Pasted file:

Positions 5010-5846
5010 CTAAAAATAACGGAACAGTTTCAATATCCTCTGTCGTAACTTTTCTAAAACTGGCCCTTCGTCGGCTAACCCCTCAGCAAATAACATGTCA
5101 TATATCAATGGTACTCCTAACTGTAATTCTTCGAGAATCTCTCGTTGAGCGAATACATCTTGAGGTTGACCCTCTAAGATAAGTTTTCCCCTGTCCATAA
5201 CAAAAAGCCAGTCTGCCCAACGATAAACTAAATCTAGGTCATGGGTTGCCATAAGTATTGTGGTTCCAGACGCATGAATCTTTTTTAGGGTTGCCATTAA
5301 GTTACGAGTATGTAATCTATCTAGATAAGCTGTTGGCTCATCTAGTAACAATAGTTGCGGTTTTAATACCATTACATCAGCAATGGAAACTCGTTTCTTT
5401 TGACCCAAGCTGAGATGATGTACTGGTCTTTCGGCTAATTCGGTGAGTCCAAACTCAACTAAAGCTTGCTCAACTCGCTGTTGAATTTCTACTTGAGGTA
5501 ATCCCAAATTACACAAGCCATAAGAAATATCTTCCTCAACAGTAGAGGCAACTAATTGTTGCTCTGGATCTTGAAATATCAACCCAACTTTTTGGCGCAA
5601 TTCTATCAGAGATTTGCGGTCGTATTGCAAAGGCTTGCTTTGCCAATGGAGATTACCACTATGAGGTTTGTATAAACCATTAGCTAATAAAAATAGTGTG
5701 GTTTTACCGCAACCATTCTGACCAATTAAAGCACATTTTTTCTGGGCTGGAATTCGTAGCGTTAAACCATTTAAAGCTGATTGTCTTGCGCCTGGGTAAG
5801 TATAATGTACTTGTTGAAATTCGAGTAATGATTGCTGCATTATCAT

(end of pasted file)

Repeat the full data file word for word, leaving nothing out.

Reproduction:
Positions 5010-5846
5010 CTAAAAATAACGGAACAGTTTCAATATCCTCTGTCGTAACTTTTCTAAAACTGGCCCTTCGTCGGCTAACCCCTCAGCAAATAACATGTCA
5101 TATATCAATGGTACTCCTAACTGTAATTCTTCGAGAATCTCTCGTTGAGCGAATACATCTTGAGGTTGACCCTCTAAGATAAGTTTTCCCCTGTCCATAA
5201 CAAAAAGCCAGTCTGCCCAACGATAAACTAAATCTAGGTCATGGGTTGCCATAAGTATTGTGGTTCCAGACGCATGAATCTTTTTTAGGGTTGCCATTAA
5301 GTTACGAGTATGTAATCTATCTAGATAAGCTGTTGGCTCATCTAGTAACAATAGTTGCGGTTTTAATACCATTACATCAGCAATGGAAACTCGTTTCTTT
5401 TGACCCAAGCTGAGATGATGTACTGGTCTTTCGGCTAATTCGGTGAGTCCAAACTCAACTAAAGCTTGCTCAACTCGCTGTTGAATTTCTACTTGAGGTA
5501 ATCCCAAATTACACAAGCCATAAGAAATATCTTCCTCAACAGTAGAGGCAACTAATTGTTGCTCTGGATCTTGAAATATCAACCCAACTTTTTGGCGCAA
5601 TTCTATCAGAGATTTGCGGTCGTATTGCAAAGGCTTGCTTTGCCAATGGAGATTACCACTATGAGGTTTGTATAAACCATTAGCTAATAAAAATAGTGTG
5701 GTTTTACCGCAACCATTCTGACCAATTAAAGCACATTTTTTCTGGGCTGGAATTCGTAGCGTTAAACCATTTAAAGCTGATTGTCTTGCGCCTGGGTAAG
5801 TATAATGTACTTGTTGAAATTCGAGTAATGATTGCTGCATTATCAT